Most people fall into two categories. There are those who knew exactly what they wanted to be and what they wanted to do with their lives before they entered high school. Then there are those who never really knew exactly what their future would hold, but had some vague sense of what it would look like. Sean Powell falls in the first category. Powell grew up with his family in Virginia, and for years he saw his family serve as a foster parent for 10 different boys and girls; boys and girls he considers his brothers and sisters. Overtime, Powell noticed that all the kids who came into the home had been diagnosed with different illnesses; illnesses which required strong medications. Powell recalls, “Me and my brother were playing a game, and, we had to stop playing the game and he had to take his medication and see his counselor. When he came back he was gone, I was whipping his tail in the game, I didn’t even want to play anymore. I realized it was the medication that had him looking like he was about to pass out.” It was at this point that Powell begun looking at certain medications unfavorably and committed himself to not only developing genuine relationships with his foster siblings, but also using those relationships to help reduce their symptoms, provide guidance for how to act in public and help them adjust to school. Ultimately he desired to help others.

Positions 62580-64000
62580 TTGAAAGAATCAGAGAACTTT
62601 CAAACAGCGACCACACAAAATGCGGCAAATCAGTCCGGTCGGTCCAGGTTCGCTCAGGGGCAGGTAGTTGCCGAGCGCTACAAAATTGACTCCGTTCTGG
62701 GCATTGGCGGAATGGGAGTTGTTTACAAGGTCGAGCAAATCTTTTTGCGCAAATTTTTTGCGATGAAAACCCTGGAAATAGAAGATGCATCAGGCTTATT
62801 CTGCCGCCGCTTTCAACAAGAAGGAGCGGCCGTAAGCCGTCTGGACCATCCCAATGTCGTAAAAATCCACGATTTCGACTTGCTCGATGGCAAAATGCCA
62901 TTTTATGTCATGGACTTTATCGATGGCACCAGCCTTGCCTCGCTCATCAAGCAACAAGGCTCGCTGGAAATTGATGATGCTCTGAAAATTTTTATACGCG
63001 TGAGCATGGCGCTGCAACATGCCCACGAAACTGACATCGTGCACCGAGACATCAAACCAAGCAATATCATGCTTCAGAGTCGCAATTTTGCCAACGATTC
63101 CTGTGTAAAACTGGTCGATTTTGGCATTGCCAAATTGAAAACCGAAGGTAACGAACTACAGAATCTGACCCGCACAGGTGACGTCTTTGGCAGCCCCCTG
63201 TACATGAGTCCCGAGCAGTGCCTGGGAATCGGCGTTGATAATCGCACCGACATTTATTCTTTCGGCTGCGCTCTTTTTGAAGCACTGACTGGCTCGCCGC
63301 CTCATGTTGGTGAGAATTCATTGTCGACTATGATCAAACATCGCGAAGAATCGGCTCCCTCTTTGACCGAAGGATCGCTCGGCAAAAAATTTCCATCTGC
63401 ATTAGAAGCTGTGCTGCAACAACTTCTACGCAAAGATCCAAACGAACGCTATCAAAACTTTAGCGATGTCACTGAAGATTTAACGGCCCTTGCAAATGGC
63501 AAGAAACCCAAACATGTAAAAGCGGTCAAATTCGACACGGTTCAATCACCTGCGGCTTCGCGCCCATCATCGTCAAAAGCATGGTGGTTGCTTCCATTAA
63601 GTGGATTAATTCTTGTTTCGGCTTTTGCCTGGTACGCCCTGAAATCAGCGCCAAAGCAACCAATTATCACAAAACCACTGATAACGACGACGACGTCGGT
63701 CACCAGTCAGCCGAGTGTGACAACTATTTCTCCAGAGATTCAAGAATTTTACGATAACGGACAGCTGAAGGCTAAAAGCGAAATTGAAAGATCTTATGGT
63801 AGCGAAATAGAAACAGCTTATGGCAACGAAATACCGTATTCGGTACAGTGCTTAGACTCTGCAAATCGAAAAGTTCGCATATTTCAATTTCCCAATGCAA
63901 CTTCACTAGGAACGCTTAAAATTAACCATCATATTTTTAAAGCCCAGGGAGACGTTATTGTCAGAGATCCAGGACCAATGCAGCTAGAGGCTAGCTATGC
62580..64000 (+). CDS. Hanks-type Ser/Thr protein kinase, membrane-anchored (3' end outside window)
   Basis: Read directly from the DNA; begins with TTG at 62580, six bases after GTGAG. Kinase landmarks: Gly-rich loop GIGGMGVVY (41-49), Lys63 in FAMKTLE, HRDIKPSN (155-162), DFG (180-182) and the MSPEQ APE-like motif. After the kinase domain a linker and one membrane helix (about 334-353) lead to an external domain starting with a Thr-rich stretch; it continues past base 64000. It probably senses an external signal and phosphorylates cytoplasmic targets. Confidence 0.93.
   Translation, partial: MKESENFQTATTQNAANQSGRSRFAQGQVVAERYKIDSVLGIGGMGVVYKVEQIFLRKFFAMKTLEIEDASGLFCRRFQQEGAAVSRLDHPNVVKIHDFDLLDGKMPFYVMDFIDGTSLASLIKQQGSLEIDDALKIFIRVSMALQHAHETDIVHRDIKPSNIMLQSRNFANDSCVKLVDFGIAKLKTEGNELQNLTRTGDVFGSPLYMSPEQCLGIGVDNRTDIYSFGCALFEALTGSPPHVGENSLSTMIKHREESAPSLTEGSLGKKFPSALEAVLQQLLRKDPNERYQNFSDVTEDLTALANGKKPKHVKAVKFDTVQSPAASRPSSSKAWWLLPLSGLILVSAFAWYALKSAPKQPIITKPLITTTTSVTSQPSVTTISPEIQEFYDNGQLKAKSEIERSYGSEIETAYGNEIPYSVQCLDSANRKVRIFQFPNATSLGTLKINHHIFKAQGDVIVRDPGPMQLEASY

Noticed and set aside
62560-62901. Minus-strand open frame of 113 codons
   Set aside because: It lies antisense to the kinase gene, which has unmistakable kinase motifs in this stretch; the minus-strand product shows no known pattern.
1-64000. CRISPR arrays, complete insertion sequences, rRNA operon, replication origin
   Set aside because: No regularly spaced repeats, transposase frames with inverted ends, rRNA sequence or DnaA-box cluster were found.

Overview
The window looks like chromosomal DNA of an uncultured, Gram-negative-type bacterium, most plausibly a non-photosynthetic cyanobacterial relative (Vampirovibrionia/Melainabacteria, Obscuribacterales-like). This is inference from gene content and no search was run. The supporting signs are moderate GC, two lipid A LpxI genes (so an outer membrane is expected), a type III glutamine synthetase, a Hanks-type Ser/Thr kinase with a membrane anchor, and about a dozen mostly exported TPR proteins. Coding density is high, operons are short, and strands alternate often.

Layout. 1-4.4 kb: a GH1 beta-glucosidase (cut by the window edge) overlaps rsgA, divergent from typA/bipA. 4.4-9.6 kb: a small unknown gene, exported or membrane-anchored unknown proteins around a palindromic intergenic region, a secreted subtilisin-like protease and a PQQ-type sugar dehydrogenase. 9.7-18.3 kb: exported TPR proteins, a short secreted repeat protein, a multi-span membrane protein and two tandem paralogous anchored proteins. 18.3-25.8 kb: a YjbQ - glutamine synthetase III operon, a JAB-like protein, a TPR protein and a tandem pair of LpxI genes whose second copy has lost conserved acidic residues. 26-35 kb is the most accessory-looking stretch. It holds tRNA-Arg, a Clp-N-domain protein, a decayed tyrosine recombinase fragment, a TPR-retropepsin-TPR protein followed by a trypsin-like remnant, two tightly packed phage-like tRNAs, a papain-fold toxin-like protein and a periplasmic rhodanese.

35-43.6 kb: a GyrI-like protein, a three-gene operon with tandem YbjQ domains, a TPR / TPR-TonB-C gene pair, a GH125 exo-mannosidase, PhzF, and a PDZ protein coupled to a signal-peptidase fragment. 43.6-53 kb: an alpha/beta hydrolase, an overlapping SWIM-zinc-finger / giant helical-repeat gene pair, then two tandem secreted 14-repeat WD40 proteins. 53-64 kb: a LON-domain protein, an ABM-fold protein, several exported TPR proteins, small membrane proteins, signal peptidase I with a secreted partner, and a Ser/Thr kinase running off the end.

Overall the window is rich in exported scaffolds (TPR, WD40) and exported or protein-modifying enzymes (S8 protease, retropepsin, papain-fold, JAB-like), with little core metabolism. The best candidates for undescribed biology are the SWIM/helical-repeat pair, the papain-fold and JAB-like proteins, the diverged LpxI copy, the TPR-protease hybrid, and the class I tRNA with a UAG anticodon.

Unbeknownst to Powell, he had begun doing clinical work and conducting interventions, not too different from what his future career as a qualified mental health professional would require. As he continued his education, Powell would soon realize that he was the one in need of assistance. During his sophomore year of college, Powell became a father. It was during this pivotal moment in his life that Powell began reaching out to different individuals in the community and visiting various organizations, where he could acquire the skills that he needed to be a successful father. All these meetings eventually resulted in Powell mentoring kids from small basketball groups in the community. This experience, combined with the encounters he’d had with his foster siblings at a young age, eventually lead Powell to start Engage the Foundation in 2010.